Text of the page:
Reviewed by Gird_09 (Image courtesy of Hadewych.)
Hadewych is a dutch collective working in the no man's land between neo folk, post industrial and dark ambient, with a heavy emphasis on rich ambient atmospheres. This release took me by surprise when it shifted quite suddenly from low fi synth atmosphere to industrial drums, heavily distorted guitar and slow brooding vocals, and then back to ambient, to folk, to massive rock and soundscapes, all without losing track of its original vantage point. And that is exactly what this release is about. The tracks are vowen together like parts of a whole, and the various arrangements and instruments work together towards a total experience. I actually couldn't imagine playing this album without playing all of it - and that is what good ambient music is about.
As for totality, the hand made cover is a story all to itself. The cd comes packaged between two thin slabs of wood, lined with red fabric - along with several picture inserts. The cover image depicts a person, presumably a band member, desperatly grasping soil and leaves in his fists, and true to this concept, the cd comes packaged with dried maple leaves! Impressive and consistent are keywords here. (Evidently the leaves are even Norwegian, and dried in incense. No details are random here.)
This also reflects further on the textures, tonality and instrumentation of the album. I don't know if it makes sense, but there is a certain feeling of mildew to the sound. That is to say something damp and slightly dissolved. While the instruments, samples and vocals are crisp and clear they are expertly filtered to convey an advanced state of decay, albeit a very soft and comforting decay.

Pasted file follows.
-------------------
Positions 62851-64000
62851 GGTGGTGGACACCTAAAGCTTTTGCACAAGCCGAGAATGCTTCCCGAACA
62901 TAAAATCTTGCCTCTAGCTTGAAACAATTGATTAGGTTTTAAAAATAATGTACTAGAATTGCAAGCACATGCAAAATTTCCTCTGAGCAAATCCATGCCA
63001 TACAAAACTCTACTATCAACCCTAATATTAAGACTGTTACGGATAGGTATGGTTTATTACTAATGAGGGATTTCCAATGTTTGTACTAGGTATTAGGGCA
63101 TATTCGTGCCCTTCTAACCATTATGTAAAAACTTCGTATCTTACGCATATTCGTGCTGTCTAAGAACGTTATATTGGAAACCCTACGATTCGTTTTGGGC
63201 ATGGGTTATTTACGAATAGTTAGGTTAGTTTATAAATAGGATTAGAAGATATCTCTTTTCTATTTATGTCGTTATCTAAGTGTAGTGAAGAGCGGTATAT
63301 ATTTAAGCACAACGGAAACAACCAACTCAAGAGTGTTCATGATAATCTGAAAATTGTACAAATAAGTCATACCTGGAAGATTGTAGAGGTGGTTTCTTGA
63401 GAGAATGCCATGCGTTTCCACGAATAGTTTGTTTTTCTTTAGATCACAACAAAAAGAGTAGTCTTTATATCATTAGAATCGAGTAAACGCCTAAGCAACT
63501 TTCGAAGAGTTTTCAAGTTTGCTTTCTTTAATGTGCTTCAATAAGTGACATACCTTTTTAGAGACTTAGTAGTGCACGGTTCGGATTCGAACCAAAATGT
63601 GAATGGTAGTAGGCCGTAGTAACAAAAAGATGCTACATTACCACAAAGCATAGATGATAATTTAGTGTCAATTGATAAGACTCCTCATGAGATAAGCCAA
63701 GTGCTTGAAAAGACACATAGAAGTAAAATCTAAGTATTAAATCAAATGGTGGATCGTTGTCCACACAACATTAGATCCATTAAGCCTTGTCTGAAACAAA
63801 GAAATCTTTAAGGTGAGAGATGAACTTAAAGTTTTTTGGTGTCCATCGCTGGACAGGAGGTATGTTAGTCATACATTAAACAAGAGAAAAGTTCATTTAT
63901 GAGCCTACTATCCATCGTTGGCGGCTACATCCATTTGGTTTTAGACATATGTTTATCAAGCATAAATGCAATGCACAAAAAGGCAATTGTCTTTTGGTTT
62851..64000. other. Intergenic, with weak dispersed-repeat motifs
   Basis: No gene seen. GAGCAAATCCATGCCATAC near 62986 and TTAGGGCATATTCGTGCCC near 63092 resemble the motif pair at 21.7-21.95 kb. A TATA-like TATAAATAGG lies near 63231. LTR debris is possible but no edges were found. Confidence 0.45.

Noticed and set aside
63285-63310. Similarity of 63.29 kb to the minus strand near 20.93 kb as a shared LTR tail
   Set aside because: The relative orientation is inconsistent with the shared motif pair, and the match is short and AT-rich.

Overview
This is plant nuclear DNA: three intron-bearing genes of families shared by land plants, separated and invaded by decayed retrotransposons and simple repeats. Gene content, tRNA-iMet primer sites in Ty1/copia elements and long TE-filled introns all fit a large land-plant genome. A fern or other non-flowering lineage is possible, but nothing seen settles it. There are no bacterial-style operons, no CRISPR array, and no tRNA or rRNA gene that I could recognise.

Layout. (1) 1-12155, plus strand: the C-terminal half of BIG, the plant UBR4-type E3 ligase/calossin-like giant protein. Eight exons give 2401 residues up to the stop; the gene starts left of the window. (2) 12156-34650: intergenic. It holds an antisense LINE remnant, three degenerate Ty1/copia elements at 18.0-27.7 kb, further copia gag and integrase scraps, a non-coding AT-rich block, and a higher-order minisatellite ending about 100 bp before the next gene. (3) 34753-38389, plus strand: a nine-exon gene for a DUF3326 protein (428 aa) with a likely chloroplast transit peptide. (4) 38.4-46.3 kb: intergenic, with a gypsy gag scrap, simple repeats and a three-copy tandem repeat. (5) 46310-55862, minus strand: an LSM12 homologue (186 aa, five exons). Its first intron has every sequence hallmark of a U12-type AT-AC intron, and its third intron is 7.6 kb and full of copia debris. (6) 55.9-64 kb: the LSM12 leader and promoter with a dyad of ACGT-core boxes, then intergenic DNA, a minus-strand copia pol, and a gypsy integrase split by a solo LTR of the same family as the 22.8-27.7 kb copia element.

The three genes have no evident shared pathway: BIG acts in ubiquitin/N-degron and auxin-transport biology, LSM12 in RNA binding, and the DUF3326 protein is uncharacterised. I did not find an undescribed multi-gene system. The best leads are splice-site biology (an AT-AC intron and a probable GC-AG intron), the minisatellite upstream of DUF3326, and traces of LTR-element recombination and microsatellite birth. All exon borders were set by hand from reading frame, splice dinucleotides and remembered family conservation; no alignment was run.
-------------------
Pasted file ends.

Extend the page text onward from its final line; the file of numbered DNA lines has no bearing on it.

It is hard to compare Hadewych to anything. Certain portions remind me of ambient music released by Origo sound back in the nineties, such as Neural Network and Dystopia – or even Biosphere. But then there are other portions that are more akin to tribal ritualistic music or industrial music with references to Coil or neo folk. There's even a touch of late period SWANS in the mix. And just when you think you have it all figured out, they hit you with something you didn't expect – but somehow still feels and sounds perfectly natural. I don't really know what to call it, but I do know I want more.
Finally I need to tell you that the album is pure contemporary mythology. Not necessarily in the sense that it deals with myths on some level, but in the sense that it contains a rootedness in nature and spirituality which it manages to convey marvelously. There's atleast twenty bands to a dozen who attempt this without managing to do what Hadewych does – seemingly with ease. The album makes you feel alive and connected in a very special way.
3 A forest for Riss
6 A forest for Wyrd
7 Gentle Art of Incarceration
8 Dwaling, Star of Moth,
9 A forest for far
10 Gentle art of incarceration reprise, asrequiem,
12 A forest for eoh.
Holland, 2007, Self released.